An official website of the Commonwealth of Massachusetts
This page, Overview of the Northwestern District Attorney’s Office, is offered by

Overview of the Northwestern District Attorney’s Office

This section describes the makeup and responsibilities of the Northwestern District Attorney’s Office

Table of Contents


Established under Sections 12 and 13 of Chapter 12 of the Massachusetts General Laws, the Northwestern District Attorney’s Office (NWDA) administers criminal law and defends civil actions brought against the Commonwealth in accordance with Section 6 of Chapter 258 of the General Laws. NWDA serves Hampshire and Franklin Counties and the town of Athol from four district courts (in Northampton, Belchertown, Greenfield, and Orange), a juvenile court (in Hadley), and two superior courts (in Northampton and Greenfield). NWDA also operates two administrative offices, in Northampton and Greenfield. NWDA’s state appropriations for fiscal years 2015, 2016, and 2017 were $6,001,554, $6,090,967, and $6,406,486, respectively. NWDA operates many programs to serve its communities; our audit reviewed the Juvenile Diversion Program (JDP) and the Victim Witness Assistance Program (VWAP). These programs are described below.


The JDP offers an alternative to formal prosecution in the juvenile court to certain juvenile offenders between the ages of 7 and 18. The JDP is designed to prevent participating youths from having a criminal record. Juveniles are referred to the JDP by local police officers, schools, court magistrates, probation officers, and sometimes defense lawyers. To successfully complete the program, participants must agree to, and comply with, a contract with specific deliverables. Some examples of contract deliverables are community service, restitution, counseling, essays regarding the effect of participants’ actions, compliance with home and school rules, educational programs, letters of apology, and other restorative practices to help participants understand the effects of their actions. A JDP specialist monitors the juvenile’s progress by reviewing submitted documentation and keeping in contact with third-party service providers, school resource officers, parents or guardians, and NWDA’s Juvenile Court Delinquency Prevention Unit to ensure that all deliverables are feasible and adjustments to deliverables are made as needed. The JDP is discretionary, was not required or governed by statute during the audit period, and does not receive separate funding.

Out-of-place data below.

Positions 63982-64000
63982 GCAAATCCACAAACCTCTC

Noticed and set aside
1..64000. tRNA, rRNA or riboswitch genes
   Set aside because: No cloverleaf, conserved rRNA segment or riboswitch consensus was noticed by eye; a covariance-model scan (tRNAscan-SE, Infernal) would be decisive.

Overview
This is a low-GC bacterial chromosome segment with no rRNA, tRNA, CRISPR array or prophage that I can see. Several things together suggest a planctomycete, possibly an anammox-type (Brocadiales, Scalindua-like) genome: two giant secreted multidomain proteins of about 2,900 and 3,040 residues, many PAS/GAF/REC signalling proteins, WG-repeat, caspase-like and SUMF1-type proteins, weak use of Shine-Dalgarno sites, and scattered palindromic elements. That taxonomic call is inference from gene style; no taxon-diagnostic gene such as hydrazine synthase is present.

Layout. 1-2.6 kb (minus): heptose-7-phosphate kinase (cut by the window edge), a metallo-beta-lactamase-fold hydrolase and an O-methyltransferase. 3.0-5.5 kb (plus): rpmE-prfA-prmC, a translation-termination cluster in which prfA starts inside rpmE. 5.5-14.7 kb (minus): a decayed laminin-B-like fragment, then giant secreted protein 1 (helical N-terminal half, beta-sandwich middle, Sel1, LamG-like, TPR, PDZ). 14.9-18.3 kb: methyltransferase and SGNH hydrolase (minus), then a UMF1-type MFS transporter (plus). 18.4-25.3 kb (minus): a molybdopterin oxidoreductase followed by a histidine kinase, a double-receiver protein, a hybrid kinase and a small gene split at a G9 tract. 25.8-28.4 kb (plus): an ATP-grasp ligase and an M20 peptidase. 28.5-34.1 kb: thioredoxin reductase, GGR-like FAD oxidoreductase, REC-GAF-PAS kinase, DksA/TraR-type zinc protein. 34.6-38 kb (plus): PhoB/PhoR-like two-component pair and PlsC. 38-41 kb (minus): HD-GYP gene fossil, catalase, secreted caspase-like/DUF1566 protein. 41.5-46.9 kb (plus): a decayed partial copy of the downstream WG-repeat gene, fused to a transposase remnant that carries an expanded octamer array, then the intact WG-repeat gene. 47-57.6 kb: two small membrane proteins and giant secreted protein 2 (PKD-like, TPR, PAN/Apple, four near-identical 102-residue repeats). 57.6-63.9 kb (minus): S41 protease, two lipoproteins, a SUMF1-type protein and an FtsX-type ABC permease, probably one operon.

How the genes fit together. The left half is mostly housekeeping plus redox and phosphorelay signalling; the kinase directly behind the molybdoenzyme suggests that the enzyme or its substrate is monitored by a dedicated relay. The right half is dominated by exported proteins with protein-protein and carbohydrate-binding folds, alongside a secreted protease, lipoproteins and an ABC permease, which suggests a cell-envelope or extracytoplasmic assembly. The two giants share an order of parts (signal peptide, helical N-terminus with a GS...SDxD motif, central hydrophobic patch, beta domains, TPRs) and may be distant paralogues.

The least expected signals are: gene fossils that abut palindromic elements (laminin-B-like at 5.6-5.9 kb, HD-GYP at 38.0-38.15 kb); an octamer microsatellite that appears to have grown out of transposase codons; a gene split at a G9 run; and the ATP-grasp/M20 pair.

During our audit period, 198 (83%) of the program’s 239 participants successfully completed all the program’s requirements.


The VWAP, in accordance with Section 5 of Chapter 258B of the General Laws (see Appendix), provides information to victims and witnesses of crime about the court process and their rights. Section 5 of Chapter 258B of the General Laws specifically states that the following services are to be provided if requested by a victim or witness: court appearance notification; information related to witness fees, victim compensation, and restitution; escort and transportation; case process notification; employer intercession; expedited return of property; protection; family support, including care of children and other dependents; waiting facilities; and social service referrals. A victim witness advocate is present in court during arraignments to identify any victims and/or witnesses. The advocates continue their contact with victims and/or witnesses throughout the court process in person or by letter, email, or phone to ensure that the victims and/or witnesses receive proper notification of court events, support, and/or services to which they are entitled.

Date published: November 29, 2018